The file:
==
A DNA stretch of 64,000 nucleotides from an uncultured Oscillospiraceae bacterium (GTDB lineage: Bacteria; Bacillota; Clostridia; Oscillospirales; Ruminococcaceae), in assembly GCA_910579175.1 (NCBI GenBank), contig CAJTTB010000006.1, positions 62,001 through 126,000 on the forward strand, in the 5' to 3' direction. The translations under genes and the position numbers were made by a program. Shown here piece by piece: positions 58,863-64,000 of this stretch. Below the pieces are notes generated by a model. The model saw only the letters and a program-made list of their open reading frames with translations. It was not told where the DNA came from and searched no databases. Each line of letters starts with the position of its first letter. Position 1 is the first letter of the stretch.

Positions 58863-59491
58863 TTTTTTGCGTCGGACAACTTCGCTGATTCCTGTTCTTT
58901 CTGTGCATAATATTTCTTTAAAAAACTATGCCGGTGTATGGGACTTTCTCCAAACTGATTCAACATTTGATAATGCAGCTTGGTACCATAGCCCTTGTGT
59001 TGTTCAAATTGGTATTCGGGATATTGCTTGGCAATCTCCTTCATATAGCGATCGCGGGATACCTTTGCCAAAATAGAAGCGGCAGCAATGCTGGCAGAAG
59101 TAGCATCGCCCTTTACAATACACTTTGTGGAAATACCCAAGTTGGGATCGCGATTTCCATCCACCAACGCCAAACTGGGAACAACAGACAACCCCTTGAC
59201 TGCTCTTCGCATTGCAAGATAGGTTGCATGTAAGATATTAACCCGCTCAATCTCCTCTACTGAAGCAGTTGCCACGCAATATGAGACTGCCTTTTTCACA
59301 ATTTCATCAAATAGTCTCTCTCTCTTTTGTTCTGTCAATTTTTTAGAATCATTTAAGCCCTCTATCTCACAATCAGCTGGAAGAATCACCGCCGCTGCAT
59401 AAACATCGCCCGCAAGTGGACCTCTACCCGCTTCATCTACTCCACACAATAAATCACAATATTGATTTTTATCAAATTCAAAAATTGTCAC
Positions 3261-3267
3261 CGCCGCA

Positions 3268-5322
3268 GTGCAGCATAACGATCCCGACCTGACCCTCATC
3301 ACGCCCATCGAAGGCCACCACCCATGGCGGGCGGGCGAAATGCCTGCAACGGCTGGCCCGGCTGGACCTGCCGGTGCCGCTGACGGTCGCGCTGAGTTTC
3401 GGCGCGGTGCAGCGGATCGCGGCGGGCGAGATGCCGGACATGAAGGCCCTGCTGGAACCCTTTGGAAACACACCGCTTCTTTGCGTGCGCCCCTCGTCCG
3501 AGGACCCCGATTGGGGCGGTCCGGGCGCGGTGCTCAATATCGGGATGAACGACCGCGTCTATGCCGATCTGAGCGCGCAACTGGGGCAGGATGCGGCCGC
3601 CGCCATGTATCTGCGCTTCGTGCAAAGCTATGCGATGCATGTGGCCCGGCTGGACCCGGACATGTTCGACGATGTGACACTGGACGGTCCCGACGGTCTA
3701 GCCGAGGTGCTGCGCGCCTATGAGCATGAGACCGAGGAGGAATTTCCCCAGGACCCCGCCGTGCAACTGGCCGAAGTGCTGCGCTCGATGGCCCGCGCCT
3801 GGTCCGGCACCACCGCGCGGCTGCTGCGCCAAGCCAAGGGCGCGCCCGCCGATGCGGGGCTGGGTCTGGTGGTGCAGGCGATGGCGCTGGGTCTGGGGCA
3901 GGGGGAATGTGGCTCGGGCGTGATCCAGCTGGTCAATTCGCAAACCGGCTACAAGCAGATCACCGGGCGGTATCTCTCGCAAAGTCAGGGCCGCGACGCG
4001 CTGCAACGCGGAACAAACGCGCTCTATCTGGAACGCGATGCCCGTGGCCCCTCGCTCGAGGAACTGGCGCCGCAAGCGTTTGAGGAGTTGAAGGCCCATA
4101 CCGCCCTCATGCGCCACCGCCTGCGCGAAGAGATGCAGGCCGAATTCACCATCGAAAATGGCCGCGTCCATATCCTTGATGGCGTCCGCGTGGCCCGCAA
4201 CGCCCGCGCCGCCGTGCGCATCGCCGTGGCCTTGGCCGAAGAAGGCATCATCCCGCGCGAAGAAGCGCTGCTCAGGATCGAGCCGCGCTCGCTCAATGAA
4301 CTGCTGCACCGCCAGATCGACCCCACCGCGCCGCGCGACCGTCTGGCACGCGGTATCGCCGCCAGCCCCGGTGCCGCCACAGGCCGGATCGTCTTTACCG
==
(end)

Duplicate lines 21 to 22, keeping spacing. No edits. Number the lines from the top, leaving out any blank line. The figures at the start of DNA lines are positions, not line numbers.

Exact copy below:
4001 CTGCAACGCGGAACAAACGCGCTCTATCTGGAACGCGATGCCCGTGGCCCCTCGCTCGAGGAACTGGCGCCGCAAGCGTTTGAGGAGTTGAAGGCCCATA
4101 CCGCCCTCATGCGCCACCGCCTGCGCGAAGAGATGCAGGCCGAATTCACCATCGAAAATGGCCGCGTCCATATCCTTGATGGCGTCCGCGTGGCCCGCAA